Physical activity is helpful but don't think it has to be all about "exercise".  That is an automatic turn off for most people with Depression. If you are a neat freak, then Spring clean as needed [and no, you don't have to wait until actual Spring arrives]. Gardening, yard work, hedge trimming, painting the house, basic house maintenance.  Beading, knitting, sewing, coloring [as in an actual coloring book--they are all the rage now], and other forms of expression are good too, as is screaming into a pillow, writing a letter but not sending it, and so on. I have found that moving furniture around every week or so is also a form of exercise.  Puzzles, taking an engine apart and putting it back together is a puzzle for most of us, walking your dog, cat or other animal or reptile is good too.  You get the idea.

So this post was begun a few years ago but never published. I decided to finish it out and post it today.  I think there are depressed folks out there, and more likely than not it is about the outcome of our 2016 general election.  A new Fear is present.  The fear of a new American Nazi culture and country looms over us.  Resistance is NOT futile.  This is also a good therapy and exercise for the depressed if we can muster ourselves and realize there are more people out there like us now and if we can find a way to talk and communicate, we can slowly, carefully, find a way to manage Depression in our life's journey.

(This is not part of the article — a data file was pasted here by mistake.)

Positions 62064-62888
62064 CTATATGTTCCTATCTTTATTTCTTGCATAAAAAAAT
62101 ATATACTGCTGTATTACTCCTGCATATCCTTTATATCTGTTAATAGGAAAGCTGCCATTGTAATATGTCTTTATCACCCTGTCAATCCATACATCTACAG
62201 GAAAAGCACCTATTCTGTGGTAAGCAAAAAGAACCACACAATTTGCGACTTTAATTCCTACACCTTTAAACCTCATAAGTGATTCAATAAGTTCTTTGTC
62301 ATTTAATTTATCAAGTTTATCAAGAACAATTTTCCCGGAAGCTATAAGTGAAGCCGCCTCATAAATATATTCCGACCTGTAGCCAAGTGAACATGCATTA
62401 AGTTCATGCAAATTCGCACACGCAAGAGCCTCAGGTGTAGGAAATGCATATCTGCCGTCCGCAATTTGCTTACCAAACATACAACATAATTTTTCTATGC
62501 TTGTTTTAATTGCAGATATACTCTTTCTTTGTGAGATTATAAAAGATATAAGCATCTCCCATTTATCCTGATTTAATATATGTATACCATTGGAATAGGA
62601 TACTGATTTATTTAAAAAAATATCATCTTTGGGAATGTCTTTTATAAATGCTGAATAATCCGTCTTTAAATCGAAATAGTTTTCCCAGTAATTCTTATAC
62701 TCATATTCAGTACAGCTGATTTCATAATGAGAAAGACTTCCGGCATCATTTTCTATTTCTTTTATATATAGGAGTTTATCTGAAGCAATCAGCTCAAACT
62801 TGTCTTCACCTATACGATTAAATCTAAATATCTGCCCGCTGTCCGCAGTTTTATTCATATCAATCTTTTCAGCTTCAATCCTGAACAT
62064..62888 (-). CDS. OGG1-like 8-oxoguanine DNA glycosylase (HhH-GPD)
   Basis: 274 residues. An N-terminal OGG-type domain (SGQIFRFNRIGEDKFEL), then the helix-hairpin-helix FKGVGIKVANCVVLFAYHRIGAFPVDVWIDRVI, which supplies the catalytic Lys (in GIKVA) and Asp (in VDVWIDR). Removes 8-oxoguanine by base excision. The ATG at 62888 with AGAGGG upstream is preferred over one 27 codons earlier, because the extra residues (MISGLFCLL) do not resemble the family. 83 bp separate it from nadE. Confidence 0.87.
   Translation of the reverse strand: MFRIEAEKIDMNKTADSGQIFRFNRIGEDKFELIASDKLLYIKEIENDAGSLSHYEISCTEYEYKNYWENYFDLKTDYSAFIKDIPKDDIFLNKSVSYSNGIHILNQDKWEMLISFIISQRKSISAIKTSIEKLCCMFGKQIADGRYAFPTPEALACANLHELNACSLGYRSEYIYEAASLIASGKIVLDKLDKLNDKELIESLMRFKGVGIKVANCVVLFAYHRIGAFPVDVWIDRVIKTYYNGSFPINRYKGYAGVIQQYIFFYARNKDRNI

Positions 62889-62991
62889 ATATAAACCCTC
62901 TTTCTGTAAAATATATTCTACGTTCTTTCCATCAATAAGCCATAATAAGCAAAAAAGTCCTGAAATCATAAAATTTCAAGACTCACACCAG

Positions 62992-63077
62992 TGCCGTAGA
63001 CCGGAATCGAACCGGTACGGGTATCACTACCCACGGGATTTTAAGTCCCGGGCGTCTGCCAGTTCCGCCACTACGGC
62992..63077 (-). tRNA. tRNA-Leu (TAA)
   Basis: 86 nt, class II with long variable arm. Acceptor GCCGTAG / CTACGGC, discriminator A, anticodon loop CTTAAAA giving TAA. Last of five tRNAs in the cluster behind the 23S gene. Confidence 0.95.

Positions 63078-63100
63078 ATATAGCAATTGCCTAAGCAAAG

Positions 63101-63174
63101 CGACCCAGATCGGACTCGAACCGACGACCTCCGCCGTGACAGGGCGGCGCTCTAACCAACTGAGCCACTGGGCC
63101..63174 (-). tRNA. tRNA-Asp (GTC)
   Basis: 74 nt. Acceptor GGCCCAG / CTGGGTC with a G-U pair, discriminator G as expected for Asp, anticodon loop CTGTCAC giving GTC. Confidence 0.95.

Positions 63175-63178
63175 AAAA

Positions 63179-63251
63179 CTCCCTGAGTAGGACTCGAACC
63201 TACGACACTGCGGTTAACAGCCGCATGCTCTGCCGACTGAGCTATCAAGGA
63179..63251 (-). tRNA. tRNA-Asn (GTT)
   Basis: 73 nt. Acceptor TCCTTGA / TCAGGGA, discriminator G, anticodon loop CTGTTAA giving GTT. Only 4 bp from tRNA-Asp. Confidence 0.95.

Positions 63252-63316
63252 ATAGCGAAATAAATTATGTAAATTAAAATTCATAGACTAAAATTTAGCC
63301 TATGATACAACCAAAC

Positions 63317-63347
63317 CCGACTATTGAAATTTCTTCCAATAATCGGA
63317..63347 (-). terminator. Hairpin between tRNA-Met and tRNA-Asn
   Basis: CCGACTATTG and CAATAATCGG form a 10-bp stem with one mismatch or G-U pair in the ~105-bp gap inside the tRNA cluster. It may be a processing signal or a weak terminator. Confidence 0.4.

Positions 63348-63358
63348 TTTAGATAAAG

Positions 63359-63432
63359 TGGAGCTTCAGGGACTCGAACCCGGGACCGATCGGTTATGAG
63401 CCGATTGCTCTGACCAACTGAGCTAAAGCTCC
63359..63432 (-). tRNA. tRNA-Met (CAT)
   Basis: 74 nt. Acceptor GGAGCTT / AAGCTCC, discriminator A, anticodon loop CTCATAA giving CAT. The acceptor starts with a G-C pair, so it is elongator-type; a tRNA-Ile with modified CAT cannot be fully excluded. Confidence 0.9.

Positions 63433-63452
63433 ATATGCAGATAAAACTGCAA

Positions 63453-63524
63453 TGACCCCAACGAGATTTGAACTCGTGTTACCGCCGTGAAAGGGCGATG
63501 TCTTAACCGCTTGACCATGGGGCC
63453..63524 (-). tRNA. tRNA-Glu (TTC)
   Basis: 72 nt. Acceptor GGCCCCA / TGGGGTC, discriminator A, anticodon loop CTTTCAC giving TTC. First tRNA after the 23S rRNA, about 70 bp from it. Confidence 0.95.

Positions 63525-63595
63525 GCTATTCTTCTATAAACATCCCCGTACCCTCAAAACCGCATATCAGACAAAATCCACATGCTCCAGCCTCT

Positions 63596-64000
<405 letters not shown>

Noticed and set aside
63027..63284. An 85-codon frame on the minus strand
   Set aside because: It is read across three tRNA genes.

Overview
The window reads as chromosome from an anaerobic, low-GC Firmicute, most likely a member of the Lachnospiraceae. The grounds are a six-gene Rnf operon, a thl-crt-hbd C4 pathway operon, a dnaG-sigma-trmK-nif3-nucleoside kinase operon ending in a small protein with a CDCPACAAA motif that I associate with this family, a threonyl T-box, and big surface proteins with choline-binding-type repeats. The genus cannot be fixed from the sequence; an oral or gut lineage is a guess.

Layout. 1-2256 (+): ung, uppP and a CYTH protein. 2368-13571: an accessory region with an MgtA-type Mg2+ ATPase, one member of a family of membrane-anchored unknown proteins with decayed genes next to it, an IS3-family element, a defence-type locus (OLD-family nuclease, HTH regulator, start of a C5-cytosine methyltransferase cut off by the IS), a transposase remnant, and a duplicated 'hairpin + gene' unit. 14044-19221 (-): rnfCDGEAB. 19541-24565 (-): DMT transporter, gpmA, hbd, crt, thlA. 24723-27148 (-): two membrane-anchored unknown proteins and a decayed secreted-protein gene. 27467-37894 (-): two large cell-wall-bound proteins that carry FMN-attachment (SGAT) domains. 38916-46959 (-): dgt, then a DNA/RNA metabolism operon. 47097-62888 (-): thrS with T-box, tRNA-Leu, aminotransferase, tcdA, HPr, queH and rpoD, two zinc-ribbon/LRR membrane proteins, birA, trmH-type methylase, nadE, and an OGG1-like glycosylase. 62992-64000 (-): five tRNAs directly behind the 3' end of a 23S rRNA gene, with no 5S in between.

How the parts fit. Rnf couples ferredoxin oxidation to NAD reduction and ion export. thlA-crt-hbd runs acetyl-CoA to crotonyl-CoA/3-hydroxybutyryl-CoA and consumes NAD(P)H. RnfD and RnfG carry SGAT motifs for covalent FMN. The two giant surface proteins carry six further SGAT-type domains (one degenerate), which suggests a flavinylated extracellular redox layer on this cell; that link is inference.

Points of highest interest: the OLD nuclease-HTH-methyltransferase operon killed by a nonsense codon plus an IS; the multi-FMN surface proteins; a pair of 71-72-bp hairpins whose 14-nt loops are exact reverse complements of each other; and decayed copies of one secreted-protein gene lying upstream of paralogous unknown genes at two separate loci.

Disclaimer: though I suffer from Depression, I don't claim to know everything about it or all the various ways of how to go about dealing with it.  I am not Everywoman, and I am certainly not All-Knowing...I just know what I know and what works or has worked for me, and what might yet work for me in the future.  Thanks.

March 17, 2017

My dear readers and friends:

I love that this blog is still being read though I have been remiss over recent years to post anything new.  Thank you, Brenda Stevens, for commenting on the Living Flame of Love but St John of the Cross.  It got me to writing this post.  Thank you, thank you, thank you.

Much has happened over the last five years, well, since 2010 when I was in a car accident.  TBI or Traumatic Brain Injury can indeed change one's life.  And it can sometimes be a challenge and lengthy duration before one can truly begin a New Normal.